command, bnt h put th match to th
fus and th cracker attached have been
exploding ever since. Doubtless the good
Involuntarily don by Gorg m xplaln
why som patrlotl Americans cheered th
erownlng of th fifth member of th
George family.
Th wayback George of Independence day
began kinging wh nh wa 20 years old,
rlts th Nw York Proas. As th first
two Georges had too much on hand In th
way of amusement to mak name for
themselves In politics, this one determined
to mak a horn run th first tlm h' went
to bat and show folk what h could do.
Besides this, his mother, who probably was
conscious of th family falling for sport,
kept egging him on all th time by saying:
"George, bo klngl George, be king!" So
ther waa really no way out of It for th
poor ohap. And he succeeded In a way,
for he soon bad a powerful grip on th po
litical rains of th country, though almost
a corrupt as a political boss of this land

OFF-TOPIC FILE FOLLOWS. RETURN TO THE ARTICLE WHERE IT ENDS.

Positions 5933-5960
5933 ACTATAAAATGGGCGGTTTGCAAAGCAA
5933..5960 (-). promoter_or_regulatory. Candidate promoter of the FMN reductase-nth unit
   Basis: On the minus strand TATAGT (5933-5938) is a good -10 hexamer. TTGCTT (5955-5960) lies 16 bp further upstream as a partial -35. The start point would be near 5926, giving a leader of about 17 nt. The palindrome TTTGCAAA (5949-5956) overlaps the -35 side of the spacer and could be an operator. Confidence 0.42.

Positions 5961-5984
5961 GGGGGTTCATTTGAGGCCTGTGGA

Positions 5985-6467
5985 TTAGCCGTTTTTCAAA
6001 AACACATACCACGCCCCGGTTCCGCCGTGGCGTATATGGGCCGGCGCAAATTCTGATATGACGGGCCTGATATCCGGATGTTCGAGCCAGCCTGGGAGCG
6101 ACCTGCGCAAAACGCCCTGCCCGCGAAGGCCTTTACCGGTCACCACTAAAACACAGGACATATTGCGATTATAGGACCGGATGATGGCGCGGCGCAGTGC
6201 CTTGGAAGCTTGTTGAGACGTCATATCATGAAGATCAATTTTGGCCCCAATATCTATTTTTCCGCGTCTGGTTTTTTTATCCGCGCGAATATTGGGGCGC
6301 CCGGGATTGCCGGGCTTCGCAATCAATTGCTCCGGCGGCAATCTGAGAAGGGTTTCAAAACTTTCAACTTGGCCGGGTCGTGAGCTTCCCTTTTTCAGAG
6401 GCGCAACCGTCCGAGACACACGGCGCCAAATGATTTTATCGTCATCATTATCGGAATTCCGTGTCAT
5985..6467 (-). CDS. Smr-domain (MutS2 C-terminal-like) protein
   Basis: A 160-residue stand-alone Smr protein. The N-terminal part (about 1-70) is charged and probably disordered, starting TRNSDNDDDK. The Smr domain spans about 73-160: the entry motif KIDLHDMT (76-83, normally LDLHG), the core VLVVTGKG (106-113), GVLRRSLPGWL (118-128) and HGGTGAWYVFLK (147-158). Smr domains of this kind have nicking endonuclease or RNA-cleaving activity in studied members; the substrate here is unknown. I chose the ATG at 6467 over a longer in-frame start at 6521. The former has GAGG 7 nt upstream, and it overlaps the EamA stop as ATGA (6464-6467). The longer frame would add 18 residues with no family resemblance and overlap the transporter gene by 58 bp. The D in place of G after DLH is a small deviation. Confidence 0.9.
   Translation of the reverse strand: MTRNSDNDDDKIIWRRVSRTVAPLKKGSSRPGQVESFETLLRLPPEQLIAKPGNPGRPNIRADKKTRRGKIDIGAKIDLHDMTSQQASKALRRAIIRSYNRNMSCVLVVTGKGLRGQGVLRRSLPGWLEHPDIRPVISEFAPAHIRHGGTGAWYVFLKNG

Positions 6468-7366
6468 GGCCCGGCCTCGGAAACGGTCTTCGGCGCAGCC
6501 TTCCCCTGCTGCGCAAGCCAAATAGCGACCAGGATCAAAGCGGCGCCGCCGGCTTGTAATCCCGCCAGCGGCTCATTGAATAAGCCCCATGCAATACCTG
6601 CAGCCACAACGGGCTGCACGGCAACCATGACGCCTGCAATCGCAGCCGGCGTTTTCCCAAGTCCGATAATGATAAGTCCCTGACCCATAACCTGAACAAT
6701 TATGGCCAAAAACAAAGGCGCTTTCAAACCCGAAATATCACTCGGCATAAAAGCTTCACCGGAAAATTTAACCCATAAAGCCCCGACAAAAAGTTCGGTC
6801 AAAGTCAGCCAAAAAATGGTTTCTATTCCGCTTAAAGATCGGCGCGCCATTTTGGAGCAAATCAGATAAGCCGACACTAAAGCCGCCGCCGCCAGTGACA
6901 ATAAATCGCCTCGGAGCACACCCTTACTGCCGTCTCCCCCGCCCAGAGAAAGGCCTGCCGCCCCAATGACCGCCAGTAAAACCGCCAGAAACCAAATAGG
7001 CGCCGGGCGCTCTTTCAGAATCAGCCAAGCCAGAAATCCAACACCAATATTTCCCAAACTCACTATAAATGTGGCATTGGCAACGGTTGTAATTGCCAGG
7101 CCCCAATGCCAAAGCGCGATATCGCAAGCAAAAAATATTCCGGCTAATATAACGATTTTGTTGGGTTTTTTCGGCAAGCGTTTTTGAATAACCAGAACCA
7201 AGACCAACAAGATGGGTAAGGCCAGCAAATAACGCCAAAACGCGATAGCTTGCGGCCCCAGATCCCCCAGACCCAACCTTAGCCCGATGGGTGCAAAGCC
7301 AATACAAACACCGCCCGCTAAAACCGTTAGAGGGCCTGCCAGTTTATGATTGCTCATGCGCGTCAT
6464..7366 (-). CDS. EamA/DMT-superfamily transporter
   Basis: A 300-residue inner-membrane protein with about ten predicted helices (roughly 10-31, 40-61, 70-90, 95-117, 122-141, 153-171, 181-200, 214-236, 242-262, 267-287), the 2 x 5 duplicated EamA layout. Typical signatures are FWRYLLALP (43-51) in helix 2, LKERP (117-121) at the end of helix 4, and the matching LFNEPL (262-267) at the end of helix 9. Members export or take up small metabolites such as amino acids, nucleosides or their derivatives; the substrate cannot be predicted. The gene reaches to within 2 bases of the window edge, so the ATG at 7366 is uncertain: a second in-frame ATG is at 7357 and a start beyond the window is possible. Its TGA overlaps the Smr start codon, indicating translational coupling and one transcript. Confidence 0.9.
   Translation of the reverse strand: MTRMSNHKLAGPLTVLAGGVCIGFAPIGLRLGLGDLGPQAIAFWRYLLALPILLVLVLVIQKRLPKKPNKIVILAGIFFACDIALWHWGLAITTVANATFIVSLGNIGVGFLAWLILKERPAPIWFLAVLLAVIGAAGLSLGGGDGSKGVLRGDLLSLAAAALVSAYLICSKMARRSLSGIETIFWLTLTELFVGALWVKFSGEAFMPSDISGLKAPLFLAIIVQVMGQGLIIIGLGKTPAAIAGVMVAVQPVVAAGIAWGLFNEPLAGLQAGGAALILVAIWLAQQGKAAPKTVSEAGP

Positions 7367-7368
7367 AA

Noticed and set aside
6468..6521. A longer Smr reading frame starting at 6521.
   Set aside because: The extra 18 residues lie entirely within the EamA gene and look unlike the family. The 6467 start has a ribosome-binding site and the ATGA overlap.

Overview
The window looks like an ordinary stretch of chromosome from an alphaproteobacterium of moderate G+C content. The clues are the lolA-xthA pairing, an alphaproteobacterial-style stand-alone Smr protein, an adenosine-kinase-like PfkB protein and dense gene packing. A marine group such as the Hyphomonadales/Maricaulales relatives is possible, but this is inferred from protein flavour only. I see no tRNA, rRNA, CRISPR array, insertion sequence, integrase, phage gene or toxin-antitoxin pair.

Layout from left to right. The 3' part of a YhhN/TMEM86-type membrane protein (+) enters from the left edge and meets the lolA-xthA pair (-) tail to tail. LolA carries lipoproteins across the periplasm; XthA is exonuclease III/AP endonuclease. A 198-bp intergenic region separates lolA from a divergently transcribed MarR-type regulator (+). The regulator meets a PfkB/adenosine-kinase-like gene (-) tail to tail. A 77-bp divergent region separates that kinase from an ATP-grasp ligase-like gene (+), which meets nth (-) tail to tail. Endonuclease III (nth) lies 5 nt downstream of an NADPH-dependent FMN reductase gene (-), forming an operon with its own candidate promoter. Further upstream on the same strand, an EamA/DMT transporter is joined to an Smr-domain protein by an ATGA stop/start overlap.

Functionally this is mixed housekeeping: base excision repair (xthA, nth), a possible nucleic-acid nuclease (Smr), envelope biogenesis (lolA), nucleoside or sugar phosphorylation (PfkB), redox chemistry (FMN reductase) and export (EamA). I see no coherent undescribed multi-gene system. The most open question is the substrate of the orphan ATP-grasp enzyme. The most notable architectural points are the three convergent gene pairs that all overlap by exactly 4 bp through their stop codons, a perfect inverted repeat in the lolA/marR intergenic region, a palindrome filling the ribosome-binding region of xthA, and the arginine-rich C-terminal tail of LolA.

of th free.
But where our wily politician hav brains
behind them, George lacked, and Instead of
recognising th fact and surrounding him
self with wis heads he was a regular dog-in-the-manger
to any on who wouldn't
truokl te hint and b used aa a mer tool.
That is just what started th revolution,
for th king got mad because th colonists
refused to b run over, and determined to
whip them Into line. - Th most horrid pun
ishment he could think of was to do some
thing to deprive them of their afternoon
tea, but did not stop to think that th
exhilarating western air mad that stimu
lating beverage much less a necessity her
than In ths mother country. In fact, ths
colonists wer si willing to do without It